Week 5 – 09/05/2016 – HaNoi

It’s been a great week so far! First off, I want to apologize for not writing yesterday. We had english class training that took up the majority of yesterday, so our P-day got moved to today. It’s raining a ton over here in Hanoi though, so I don’t think there will be much that we can do for P-day. That’s ok. Speaking of English class, I got to teach my first one last Wednesday. I’m a teacher in the intermediate class with Elder Toan and Elder Toai. However, before that, Elder Toan, who is the usual teacher, got sick. And since Elder Toai isn’t a native English speaker (he’s from Ho Chi Minh City) that means I had to teach the lesson. It wasn’t too bad because our lesson was centered around doing an introduction to a new English course that we’re adopting this week, so it wasn’t bad. Since Elder Toan was sick for the first half of last week, Elder Nguyen and I mainly stayed home, studied, and nursed him back to health. He’s all better now after we filled him up with Dayquil, Nyquil, and Alka-Seltzer 🙂

Elders Toan and Nguyen also had to go down to Ho Chi Minh city for a missionary leadership conference for a couple days, which meant that I went on an exchange with the other companionship here in Hanoi, Elder Khiem and Elder Thoai. They live in the Ha Dong district, which is about a 45 minute bike ride from where I live and where the church and mission office are. Needless to say, the bike ride was hot and hard, especially for a little shrimp like me with short legs and little skill in bicycling. But Ha Dong has a lot of perks to it that make the bike ride worth it, the most prominent being Pizza Hut and KFC! For the first time since I arrived, I got to have American food and it was pretty good. The pizza was actually a little funny, because Elder Thoai ordered it and he got the Seafood Black Pepper pizza…it was still good though. And then the KFC fried chicken sandwiches we ate more than made up for it. In addition to that, we also went to a family’s house for dinner. Their name is the Stephens family, and they’re Americans staying in Vietnam for the next decade or so for work. They live in an extremely wealthy part of Hanoi called Saputra or something like that, and we got to have spaghetti and chocolate cake and ice cream! I didn’t realize how much I missed Cookies and Cream ice cream until I had it that night.
All in all though, everything has been going well in terms of the work. We’ve taught lessons to recent converts and investigators, and over time I’ve been able to share and participate more in those lessons. My Vietnamese still needs work, but we’ve set a few goals to help me along with that. One of those goals is actually taking a day out of the week and speak nothing but Vietnamese. That day is actually today. It’s a little difficult following along with what Elder Nguyen and Elder Toan are saying, but I’m getting by. I think it’s helping a lot to immerse me in the language, and as I improve, we’ll take more days out of the week to speak only Vietnamese. Speaking of speaking Vietnamese, I was called by our ward translator (because we have a lot of American families in our branch and someone needs to translate for them during sacrament meeting) to translate for the forseeable future………..say what?!?! I don’t nearly enough Vietnamese. Now I’m not saying I won’t do it, I will. But if there was ever a time to excercise faith in God’s miracles and in the gift of tongues, now would be the time to do it. There’s some training involved, so hopefully I won’t completely make a fool of myself this next Sunday. Eh, who am I kidding, I probably will make a fool of myself. But it’ll be fun. At least we’ll have a lot of laughs.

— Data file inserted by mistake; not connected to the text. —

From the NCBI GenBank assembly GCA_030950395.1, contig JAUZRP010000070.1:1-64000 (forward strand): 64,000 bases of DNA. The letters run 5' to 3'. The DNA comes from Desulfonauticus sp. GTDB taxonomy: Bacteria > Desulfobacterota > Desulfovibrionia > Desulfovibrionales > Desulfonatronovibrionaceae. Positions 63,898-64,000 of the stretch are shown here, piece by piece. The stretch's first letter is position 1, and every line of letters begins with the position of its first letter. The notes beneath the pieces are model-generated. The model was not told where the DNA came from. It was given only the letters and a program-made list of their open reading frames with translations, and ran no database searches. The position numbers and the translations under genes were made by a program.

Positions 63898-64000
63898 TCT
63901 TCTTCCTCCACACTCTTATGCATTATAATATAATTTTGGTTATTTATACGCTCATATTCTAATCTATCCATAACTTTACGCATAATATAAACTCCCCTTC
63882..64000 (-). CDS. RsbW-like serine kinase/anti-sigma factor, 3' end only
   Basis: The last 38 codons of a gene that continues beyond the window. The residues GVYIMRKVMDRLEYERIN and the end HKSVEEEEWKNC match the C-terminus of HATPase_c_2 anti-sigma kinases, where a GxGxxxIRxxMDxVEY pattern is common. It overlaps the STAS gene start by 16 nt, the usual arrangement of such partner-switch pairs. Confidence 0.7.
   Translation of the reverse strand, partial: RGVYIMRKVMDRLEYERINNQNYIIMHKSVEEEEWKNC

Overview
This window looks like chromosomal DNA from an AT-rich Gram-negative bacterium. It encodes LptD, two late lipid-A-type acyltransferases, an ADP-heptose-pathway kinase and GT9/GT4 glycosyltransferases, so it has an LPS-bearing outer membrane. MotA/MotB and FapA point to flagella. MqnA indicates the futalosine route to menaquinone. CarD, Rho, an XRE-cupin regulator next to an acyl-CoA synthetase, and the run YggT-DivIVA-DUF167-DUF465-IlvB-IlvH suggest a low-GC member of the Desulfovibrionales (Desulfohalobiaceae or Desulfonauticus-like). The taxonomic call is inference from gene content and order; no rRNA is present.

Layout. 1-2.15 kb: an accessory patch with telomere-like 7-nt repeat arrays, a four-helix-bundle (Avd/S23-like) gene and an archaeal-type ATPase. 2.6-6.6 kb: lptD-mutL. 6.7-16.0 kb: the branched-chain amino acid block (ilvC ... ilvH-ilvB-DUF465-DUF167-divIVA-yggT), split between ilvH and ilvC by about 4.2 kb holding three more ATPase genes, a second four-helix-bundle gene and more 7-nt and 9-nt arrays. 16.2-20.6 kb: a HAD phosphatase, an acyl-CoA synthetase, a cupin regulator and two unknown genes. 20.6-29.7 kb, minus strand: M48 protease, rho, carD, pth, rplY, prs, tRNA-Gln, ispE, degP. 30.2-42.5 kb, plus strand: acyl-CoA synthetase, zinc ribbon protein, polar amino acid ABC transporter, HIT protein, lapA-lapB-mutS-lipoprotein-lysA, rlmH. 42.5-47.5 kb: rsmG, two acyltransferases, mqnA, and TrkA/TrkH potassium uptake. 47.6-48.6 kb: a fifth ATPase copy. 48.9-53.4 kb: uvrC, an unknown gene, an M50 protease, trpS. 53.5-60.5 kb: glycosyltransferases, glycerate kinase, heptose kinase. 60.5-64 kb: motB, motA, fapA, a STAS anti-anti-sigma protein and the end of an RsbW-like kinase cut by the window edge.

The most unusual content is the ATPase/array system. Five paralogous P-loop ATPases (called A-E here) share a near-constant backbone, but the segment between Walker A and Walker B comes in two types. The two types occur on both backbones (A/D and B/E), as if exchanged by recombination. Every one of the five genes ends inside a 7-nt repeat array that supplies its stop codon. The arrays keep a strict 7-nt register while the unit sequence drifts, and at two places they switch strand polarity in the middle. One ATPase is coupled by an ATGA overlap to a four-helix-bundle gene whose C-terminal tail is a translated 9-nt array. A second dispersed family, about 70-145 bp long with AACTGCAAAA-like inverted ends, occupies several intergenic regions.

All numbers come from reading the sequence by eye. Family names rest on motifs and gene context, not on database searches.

In conclusion, I wanted to share a poem that my mom shared with me in a letter that has been especially meaningful to me this week as I’ve reflected on everything that’s happened so far:
I don’t ask to walk smooth paths nor bear an easy load,
I pray for strength and fortitude to climb the rock-strewn road,
Give me such courage so I can scale
The hardest peaks alone [or in this case with my companions],
And transform every stumbling block,
Into a stepping stone
I loved reading that quote and I’ve taken to carrying around with me in my bag everyday. I know that every trial we go through in life, big or small, significant or not, has the potential to help us learn and grow. Not all of the trials we struggle with are necessarily given to us by God. Whether we are at our best or at our worst, Satan is always there to try to put stumbling blocks in our path. But I know that God has the power to make good come out of every situation, and turn those stumbling blocks into stepping stones. And I think the word “stepping” is so essential. Everything we improve on, we improve on a step at a time. It says in 2 Nephi Chapter 28 (quoting from Isaiah Chapter 29 i think) that we learn “line upon line, precept upon precept, here a little and there a little…” So as I’ve looked at my mission and seen how fast the time has flown, and yet look forward and realize that I still have 23 months, I’ve seen how overwhelming it can be sometimes. So I’ve really taken this principle to heart, throwing myself into the work as best as I can and taking it a day at a time. And it’s made it a lot easier. Hopefully I’ll be able to look back and see the growth I’ve undergone. Thanks Mom for that poem.
It’s been great writing home to everyone and I hope you’re all doing well. I’m praying for you all to be safe and happy back at home. See you next week!
Love, Anh Ca Huy (Elder Phan)

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